Time on your hands? Now’s a good time to get that master’s degree

With so many people laid off from the COVID-19 pandemic, some may be considering continuing education to make themselves more essential on the job, or to go after a totally new career.

But those seeking master’s degrees will find a great difference in how that degree impacts salaries depending on the field they’re pursuing, according to the National Association of Colleges and Employers.

“The MBA business degree is probably in the most demand, and it has the highest employment rate of any program,” said Edwin Koc, NACE’s Director of Research, Public Policy, and Legislative Affairs.

In general, having an MBA helps with employability and starting salary no matter what the niche. Starting salary for an individual with an MBA is generally 38% higher than that of someone with a bachelor’s in business, he said, making it a good investment.

But not all MBAs are equal, either. If you’re looking to specialize, an MBA in finance tends to have the highest salaries, while those with a marketing MBA tend to earn lower salaries, he said. But the bottom line may be this: MBAs have an employment rate of 89%, which is very good.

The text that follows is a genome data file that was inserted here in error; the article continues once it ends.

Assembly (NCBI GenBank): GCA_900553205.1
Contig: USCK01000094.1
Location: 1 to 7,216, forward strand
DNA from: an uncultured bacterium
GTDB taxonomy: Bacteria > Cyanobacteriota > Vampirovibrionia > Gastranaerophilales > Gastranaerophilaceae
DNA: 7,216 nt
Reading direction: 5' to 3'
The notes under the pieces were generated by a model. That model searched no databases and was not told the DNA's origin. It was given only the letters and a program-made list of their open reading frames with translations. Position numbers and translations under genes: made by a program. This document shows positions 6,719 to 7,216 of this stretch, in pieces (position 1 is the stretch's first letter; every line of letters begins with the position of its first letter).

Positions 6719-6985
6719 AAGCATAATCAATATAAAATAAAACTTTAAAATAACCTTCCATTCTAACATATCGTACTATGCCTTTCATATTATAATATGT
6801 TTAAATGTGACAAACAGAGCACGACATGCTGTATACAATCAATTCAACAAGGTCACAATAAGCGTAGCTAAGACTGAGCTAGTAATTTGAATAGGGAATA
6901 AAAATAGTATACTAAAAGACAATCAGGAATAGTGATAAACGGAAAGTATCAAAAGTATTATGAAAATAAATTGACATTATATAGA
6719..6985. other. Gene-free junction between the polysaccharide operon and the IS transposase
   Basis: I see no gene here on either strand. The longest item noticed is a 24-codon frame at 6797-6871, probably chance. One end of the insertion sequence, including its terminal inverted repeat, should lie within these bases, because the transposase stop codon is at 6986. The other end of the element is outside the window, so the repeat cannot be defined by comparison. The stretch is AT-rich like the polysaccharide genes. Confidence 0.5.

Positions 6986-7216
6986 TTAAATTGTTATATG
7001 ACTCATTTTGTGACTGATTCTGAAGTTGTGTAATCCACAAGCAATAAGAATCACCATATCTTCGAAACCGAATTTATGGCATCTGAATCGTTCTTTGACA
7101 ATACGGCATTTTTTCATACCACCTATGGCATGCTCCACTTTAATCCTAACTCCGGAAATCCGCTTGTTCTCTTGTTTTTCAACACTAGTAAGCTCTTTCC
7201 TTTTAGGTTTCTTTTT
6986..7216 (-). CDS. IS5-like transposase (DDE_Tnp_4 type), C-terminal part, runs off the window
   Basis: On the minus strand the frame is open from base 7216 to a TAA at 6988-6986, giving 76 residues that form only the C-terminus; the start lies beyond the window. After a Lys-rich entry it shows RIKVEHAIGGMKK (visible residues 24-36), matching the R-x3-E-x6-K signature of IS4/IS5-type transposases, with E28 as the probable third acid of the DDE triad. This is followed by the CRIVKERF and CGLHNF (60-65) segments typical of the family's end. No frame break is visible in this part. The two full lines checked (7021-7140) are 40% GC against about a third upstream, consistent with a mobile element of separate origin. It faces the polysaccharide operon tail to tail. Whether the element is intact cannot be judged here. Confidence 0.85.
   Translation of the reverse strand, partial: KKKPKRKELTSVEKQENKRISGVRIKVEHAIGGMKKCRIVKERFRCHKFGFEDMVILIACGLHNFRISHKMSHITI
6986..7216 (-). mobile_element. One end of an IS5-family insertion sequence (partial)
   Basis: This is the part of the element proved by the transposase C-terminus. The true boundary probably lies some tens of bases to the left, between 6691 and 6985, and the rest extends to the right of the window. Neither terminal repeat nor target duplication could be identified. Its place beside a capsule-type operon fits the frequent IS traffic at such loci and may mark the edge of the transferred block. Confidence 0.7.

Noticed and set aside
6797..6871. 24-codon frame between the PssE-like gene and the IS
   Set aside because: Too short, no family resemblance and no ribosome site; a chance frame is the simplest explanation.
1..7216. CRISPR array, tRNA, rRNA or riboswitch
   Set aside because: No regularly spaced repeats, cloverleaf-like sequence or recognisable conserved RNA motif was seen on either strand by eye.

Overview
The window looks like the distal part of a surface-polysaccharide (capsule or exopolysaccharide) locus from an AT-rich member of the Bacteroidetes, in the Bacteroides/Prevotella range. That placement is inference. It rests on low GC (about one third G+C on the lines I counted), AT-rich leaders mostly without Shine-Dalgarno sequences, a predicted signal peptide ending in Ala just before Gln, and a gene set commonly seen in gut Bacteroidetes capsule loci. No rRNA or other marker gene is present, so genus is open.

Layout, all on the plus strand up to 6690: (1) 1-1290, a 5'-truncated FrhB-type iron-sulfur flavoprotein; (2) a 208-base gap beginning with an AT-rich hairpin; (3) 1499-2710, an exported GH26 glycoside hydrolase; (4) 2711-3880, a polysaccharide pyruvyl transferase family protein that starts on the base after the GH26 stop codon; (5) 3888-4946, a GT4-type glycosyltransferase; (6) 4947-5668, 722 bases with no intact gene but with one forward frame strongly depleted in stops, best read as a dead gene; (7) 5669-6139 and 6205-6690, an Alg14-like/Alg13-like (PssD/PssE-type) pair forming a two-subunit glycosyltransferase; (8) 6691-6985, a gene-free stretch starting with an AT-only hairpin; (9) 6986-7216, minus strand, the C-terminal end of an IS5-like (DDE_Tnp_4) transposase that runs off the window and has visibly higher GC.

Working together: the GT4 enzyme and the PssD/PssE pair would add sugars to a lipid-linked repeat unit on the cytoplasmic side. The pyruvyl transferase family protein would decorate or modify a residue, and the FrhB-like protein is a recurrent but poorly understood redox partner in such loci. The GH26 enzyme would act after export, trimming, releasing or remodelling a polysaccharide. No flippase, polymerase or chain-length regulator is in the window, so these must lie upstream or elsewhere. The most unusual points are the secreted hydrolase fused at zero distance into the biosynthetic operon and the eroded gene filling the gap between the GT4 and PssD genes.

The next highest is a master’s in computer science, which Koc said has a more than 80% employment rate. The jump in salary, however, isn’t as significant, mostly because the starting salary for a bachelor’s degree in computer science is already high. Individuals with a bachelor’s degree in computer science can start at around $70,000, Koc said. At that level, the jump to $90,000 they may earn with a master’s degree isn’t that big of a jump.

“It’s the no. 1 undergraduate degree for starting salary,” he said.

The biggest jump in starting salaries is in fields such as philosophy and biology, Koc said, mainly because of the extremely low job prospects for those with a bachelor’s degree. There simply aren’t many entry level jobs in such areas. “By getting a master’s you improve your job prospects enormously. It improves starting salary by about 66% for biology and 40% for philosophy and [social work,]” he said.

Overall, the MBA is a good pick for someone looking to build on an existing career path. In fact, he said, most MBA programs in the region require some work experience before an individual can be admitted, which is one of the things that makes those with MBAs most employable.

Whatever the concentration, Koc said NACE is expecting to see a jump in the number of people seeking out advanced degrees.

“Generally when the economy goes bad the number of students going for an advanced degree goes up,” he said. “If the job climate is not good, by investing in an advance degree your opportunities when you do come out for a job and salary are better.”